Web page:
Most of my neighbors also have home generators now. Immediately after the power has been interrupted, you can hear the hum of their machines throughout our neighborhood.
If I were a member of the state Public Service Commission, I’d be interested in more than standardized generator interconnection regulations. I’d be interested in making the regulated industry share responsibility for the consequences of the service outages which plague their operations.
I don’t mean we should punish the urilities for not dealing with forces beyond their control. I mean extending their control. Especially with our economy evolving the way it has, home generators – a radical form of distributed power — have become for many an increasing necessity of rural and exurban life, our decentralized lifestyle.
Not for everyone. Some people need and want them. Others prefer not to have them. That’s fine. People should have a choice.
The power companies, it seems to me, should shoulder the job of either make sure home generators work properly and reliably or hire others to make sure they work properly and reliably. The costs of the additional service should be borne by the ratepayer who chooses it and added to that ratepayer’s utility bill.
Until that day comes, I will live by my lists.
Here’s my list
I am a listmaker. I start writing things down on various pieces of paper or on the backs of envelopes. I have a mess of lists, recipes, and other things I don’t want to forget. So I started keeping track in a notebook. That means different things to different people, but for me the basics are the most important things. I’ve started to realize that so many things pop into my head that I’d need a small warehouse to store it all. As I said, it’s never a perfect storm.
Here’s my current list:
Water/buckets/manual water pump/backup sump pump/purification tabs
Rx’s, medical supplies and equipment
Food, ice packs, coolers, perishables, Rx cooler pack
Batteries, charging cords, charged power pack, perhaps solar
Fuel and wood
Candles, votives, tealights, matches
Toilet paper and towels
Band-aids, Neosporin, aspirin
Peroxide, rubbing alcohol
Aloe vera plant
Essential oils, tea tree, peppermint, eucalyptus, bergamot, lavender, chamomile
Blankets, other warmth, window coverage
Waterproof shoes, plenty of socks
Solar shower, solar fan
Grill, extra propane tank
White and apple cider vinegar, spray bottle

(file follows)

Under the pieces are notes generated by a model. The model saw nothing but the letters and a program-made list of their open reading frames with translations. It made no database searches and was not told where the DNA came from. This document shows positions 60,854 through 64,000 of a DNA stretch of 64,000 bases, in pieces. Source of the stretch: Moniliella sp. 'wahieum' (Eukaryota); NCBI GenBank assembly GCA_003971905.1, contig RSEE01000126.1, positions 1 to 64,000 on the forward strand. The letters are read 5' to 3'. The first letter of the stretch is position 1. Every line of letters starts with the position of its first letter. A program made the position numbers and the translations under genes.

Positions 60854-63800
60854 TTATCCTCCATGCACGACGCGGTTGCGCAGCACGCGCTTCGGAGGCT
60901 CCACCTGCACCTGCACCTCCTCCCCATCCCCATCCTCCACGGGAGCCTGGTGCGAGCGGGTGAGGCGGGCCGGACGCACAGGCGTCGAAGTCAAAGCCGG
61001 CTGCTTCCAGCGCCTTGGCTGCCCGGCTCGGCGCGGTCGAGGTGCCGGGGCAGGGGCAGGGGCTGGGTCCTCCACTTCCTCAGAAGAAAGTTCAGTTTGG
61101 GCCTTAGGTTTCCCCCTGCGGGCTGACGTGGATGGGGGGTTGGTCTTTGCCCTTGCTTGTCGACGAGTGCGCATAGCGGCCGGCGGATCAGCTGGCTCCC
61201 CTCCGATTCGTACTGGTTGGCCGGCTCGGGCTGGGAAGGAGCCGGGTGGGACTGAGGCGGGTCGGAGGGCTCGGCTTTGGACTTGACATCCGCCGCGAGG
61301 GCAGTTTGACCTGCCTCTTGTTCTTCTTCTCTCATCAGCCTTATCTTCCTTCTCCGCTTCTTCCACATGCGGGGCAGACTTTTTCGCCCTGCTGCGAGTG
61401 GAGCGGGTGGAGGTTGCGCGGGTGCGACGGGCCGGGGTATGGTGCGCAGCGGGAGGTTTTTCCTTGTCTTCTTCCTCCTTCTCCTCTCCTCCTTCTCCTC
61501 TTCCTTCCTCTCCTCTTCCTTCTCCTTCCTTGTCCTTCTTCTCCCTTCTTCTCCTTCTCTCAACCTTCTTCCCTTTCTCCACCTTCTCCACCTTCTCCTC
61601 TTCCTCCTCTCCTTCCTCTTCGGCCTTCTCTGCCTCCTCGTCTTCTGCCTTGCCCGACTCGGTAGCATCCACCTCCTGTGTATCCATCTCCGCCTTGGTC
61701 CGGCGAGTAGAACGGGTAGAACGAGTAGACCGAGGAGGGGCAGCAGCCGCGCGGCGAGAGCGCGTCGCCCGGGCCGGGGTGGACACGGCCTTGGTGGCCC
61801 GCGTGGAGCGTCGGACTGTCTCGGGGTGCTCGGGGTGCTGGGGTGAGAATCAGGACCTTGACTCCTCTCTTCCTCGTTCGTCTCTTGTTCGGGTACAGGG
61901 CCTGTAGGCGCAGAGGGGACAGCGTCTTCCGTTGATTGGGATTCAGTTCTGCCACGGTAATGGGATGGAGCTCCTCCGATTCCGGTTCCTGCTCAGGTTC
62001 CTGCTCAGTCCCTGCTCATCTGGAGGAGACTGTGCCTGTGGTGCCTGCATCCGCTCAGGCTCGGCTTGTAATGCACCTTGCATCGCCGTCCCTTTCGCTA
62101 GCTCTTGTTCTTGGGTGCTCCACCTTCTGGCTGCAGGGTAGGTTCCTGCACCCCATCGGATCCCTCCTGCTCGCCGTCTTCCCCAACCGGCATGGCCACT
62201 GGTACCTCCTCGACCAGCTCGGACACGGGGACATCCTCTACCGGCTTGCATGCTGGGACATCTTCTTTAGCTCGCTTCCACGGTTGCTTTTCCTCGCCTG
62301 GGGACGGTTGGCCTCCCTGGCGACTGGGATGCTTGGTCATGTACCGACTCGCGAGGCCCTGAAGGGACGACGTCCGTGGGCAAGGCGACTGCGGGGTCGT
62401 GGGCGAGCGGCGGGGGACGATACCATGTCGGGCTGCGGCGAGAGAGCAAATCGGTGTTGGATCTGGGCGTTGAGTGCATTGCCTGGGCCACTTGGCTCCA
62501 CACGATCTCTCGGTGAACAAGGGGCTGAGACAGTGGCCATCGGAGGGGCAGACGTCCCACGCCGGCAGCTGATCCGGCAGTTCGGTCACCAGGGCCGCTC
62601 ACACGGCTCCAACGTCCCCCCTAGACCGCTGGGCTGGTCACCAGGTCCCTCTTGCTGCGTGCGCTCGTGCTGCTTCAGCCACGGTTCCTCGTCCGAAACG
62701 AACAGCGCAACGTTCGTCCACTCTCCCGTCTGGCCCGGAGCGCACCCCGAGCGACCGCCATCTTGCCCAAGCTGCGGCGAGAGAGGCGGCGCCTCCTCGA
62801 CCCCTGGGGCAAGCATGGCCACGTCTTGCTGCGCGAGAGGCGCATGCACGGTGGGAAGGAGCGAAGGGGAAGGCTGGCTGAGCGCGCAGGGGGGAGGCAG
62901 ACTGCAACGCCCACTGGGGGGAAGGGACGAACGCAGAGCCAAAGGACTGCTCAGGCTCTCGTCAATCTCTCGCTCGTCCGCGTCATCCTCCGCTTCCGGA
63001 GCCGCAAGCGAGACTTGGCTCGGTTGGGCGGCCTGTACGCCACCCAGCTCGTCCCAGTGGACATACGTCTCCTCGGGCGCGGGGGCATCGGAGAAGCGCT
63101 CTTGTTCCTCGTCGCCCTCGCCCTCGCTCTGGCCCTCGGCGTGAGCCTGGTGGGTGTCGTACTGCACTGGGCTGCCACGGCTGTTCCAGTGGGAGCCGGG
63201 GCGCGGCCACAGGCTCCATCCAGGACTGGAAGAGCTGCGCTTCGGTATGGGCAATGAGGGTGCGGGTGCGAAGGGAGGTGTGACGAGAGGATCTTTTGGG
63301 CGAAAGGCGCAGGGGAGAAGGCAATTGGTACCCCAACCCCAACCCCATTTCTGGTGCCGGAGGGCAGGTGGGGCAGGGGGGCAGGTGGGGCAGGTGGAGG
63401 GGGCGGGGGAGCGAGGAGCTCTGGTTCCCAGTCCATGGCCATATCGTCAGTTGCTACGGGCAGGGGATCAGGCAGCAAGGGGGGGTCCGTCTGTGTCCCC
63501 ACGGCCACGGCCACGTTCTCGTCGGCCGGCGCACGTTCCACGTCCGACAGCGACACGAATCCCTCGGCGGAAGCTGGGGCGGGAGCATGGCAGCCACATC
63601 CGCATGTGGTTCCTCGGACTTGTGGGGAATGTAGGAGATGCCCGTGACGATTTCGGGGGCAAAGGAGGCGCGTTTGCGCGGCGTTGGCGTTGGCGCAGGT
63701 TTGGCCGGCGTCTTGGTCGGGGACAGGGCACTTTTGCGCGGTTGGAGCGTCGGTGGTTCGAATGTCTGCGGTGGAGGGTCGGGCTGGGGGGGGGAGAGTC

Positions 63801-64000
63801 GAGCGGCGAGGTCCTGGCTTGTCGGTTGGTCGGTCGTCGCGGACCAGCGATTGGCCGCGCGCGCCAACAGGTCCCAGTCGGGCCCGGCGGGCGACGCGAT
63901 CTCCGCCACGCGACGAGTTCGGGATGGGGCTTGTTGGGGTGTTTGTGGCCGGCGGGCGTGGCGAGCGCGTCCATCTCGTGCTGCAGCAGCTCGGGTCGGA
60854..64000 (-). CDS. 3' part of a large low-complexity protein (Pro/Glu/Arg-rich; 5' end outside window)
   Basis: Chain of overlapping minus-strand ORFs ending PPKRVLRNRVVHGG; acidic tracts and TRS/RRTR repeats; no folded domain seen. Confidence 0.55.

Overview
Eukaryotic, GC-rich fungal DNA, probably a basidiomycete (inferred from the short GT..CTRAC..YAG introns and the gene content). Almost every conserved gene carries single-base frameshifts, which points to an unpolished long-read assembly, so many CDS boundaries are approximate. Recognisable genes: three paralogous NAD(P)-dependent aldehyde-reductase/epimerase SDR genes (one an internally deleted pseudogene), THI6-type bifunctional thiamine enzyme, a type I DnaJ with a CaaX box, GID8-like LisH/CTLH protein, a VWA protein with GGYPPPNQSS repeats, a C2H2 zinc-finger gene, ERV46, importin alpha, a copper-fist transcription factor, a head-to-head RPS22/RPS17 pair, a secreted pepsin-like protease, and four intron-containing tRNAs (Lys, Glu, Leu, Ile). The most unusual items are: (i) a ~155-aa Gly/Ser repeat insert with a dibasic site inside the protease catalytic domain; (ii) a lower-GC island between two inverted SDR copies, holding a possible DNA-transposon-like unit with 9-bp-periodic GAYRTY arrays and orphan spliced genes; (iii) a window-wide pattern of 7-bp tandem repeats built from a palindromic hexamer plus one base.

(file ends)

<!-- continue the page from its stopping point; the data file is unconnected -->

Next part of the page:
Baking soda, bleach, Lysol, Borax
All kinds of canned goods and non-perishables
Milk, evaporated and powdered
Beans: black, red, cannellini, garbanzo, black-eye peas
Potatoes, corn, green beans, sauerkraut, beets
Whole peeled tomatoes, tomato paste
Sundried mushrooms and tomatoes
Broth, bouillion, other soups
Fruits: peaches, pears, pineapple
Dehydrated fruit, jams
Pastas: rice, oats, quinoa, barley. flour
Vegetable seeds, soil, containers
Other garden needs
Windowsill scallions and herbs
Dried herbs with healing properties for teas
Animals and pets
Chickens feed, seeds, water
Important information, documents, papers, even passwords
I consider us to be pretty well prepared. From the numerous events that have taken place, we have already learned so many lessons when it comes to having our ducks in a row. The first time our basement flooded was a big eye-opener for us as new homeowners. It was now our responsibility to put things in order for us to avoid costly damage as much as possible.
The last ice storm didn’t mean much to some, but it left others without power for days. It meant complete displacement for an unfortunate few.
We all have different circumstances. This craziness from the pandemic entering its third year has left us with delays in shipping, food shortages, inflation, price-gouging, the worry of what could happen next, the angst of getting back to some normalcy, and now a dangerous war. A domino effect is only compounding our problems.
Somehow I hope everyone can have the means to be as prepared as possible. And most optimistically of all, I hope that the signs that we have been getting from this planet can be heard by all.
I know I’m a dreamer.